By Kelsey Durham
Three Queens institutions were among a slew of city public schools named as the most persistently dangerous schools in New York, according to the state Education Department.
The state agency released its findings last week that pinpointed the schools across New York that had the highest number of violent incidents reported over the last two years. Of the 36 schools that were newly designated this year as dangerous, 31 were located within the five boroughs — including PS 111 in Long Island City, PS 811 in Little Neck and PS 993 in Floral Park.
Brooklyn had the most number of new schools listed with 10, followed by the Bronx with nine, Manhattan with seven and two on Staten Island. The remaining five schools were in other cities across the state, including two in Buffalo, two in Syracuse and one in the Greenburgh Eleven Union Free School District in Westchester County.
The agency also released a report of 11 schools that remained on the list of persistently dangerous schools for the second year in a row, which included seven in Brooklyn, two in the Bronx and two outside the city.
Marge Feinberg, a spokeswoman for the city Department of Education, said the agency puts the safety of students first and said that although crime in city schools has decreased over time, the city DOE is devoted to doing more to reduce these statistics.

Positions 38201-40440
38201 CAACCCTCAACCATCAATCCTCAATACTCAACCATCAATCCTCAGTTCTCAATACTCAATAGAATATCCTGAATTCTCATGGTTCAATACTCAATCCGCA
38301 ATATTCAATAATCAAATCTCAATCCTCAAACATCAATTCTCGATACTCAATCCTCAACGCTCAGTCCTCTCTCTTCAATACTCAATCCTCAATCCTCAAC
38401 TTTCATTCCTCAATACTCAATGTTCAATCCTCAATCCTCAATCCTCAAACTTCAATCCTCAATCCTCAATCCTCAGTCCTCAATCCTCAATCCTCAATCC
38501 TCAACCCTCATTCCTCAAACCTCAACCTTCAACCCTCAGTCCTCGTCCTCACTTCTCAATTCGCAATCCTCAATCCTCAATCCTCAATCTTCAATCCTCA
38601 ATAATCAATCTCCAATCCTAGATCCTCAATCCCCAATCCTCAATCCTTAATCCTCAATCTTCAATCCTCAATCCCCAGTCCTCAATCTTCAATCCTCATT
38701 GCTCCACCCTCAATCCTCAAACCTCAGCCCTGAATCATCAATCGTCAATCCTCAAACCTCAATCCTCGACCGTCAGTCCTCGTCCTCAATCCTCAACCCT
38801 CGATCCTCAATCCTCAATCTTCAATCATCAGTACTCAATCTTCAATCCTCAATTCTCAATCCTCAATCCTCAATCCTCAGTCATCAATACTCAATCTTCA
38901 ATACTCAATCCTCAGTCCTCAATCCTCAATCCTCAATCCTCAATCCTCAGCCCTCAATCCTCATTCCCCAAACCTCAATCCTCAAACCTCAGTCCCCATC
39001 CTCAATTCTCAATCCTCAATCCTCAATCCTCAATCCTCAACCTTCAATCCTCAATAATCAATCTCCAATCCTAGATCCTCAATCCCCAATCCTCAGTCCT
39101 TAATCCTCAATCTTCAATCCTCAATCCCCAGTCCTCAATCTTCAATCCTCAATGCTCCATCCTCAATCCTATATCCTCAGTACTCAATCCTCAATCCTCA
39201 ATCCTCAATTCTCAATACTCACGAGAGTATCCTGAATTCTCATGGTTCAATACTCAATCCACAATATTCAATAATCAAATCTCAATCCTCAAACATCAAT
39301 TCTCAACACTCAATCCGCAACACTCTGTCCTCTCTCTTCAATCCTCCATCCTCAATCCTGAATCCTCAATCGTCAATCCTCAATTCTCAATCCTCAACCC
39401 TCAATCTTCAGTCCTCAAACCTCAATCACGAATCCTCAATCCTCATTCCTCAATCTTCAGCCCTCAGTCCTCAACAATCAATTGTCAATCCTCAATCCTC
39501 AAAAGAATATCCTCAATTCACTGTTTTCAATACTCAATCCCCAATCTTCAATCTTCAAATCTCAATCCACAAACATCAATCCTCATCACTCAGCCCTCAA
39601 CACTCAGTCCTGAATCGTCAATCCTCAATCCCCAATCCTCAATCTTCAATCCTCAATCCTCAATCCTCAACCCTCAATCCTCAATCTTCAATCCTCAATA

“We have a steadfast commitment to providing a safe and supportive learning environment for all children in all of our schools, and every day we are working closely with teachers, administrators, law enforcement, parents and students to deliver on that commitment,” Feinberg said in a statement. “We know that different schools face different circumstances and challenges when it comes to safety and we consider each school’s unique needs as we develop solutions to ensure that all of our students feel safe.”
The state Education Department said in its report that all schools named as persistently dangerous are required to submit an incident reduction plan to the agency that outlines the steps the school plans to take to try and reduce violence in the building.
Schools cannot be removed from the list until a petition, submitted to the commissioner of education by the school superintendent, is approved by the state Education Department.
The school must also show through data that violent incidents within the building have decreased and pass a walkthrough from the state agency before being removed from the list of most dangerous schools, according to the state Education Department’s website.
The department compiled a list of 23 schools that were recommended last week for removal from the group of most dangerous, and 17 of those were in New York City. Two Queens schools — MS 53 in Far Rockaway and JHS 8 in Jamaica — were recommended for removal after being designated as two of the state’s most dangerous schools in the previous year.
Reach reporter Kelsey Durham at 718-260-4573 or by e-mail at firstname.lastname@example.org.